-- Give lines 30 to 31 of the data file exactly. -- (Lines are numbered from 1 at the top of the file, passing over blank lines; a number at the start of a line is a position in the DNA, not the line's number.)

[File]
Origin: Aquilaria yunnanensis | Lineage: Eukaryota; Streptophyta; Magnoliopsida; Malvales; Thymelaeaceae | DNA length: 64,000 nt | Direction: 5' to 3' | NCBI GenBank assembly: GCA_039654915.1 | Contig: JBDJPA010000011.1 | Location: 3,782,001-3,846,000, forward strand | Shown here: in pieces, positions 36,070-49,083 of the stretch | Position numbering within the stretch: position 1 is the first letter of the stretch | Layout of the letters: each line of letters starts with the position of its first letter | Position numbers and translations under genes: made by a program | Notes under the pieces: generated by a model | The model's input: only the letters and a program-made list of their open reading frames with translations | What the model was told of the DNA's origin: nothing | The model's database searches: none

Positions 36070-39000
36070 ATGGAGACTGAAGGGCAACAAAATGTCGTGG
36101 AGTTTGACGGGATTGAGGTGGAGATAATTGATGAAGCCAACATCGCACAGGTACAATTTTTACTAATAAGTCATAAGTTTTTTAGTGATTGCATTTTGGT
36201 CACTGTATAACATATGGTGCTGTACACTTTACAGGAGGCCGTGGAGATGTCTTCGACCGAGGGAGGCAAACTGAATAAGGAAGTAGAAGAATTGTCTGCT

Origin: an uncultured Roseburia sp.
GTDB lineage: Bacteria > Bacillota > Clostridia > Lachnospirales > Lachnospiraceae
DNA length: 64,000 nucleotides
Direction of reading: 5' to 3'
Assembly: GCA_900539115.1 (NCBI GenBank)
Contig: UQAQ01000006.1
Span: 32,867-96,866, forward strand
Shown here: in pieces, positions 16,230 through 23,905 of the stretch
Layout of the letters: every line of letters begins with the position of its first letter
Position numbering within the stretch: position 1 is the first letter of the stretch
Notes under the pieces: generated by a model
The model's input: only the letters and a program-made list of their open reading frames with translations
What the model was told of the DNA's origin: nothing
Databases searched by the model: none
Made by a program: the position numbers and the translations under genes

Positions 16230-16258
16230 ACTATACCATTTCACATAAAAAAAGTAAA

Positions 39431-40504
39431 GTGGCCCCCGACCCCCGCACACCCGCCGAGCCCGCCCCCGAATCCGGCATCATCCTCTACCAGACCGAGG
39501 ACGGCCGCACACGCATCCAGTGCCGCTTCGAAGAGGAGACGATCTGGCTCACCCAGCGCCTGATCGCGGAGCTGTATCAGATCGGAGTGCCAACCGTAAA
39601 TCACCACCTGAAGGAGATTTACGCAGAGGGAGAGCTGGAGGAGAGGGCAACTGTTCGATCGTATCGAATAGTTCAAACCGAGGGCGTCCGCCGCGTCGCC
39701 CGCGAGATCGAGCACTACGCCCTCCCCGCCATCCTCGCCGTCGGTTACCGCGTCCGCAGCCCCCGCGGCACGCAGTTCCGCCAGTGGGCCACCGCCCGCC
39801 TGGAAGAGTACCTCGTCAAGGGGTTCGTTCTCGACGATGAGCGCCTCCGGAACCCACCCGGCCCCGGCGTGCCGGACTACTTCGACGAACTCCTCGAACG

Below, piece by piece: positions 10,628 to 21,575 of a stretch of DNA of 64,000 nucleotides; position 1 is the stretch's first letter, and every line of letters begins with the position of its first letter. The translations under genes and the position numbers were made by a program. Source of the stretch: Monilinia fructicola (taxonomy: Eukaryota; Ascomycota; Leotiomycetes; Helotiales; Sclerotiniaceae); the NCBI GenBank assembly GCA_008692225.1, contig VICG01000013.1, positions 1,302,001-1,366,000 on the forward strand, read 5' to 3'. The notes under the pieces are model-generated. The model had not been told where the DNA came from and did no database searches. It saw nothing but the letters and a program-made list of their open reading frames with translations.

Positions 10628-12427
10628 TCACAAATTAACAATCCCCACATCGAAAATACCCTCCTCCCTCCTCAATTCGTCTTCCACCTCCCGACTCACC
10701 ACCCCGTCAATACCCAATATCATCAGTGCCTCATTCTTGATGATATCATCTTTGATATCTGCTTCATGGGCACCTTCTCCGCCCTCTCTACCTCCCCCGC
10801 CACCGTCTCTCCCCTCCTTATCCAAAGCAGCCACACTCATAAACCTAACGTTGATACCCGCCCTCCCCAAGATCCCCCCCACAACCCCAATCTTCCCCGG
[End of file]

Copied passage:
Positions 10628-12427
10628 TCACAAATTAACAATCCCCACATCGAAAATACCCTCCTCCCTCCTCAATTCGTCTTCCACCTCCCGACTCACC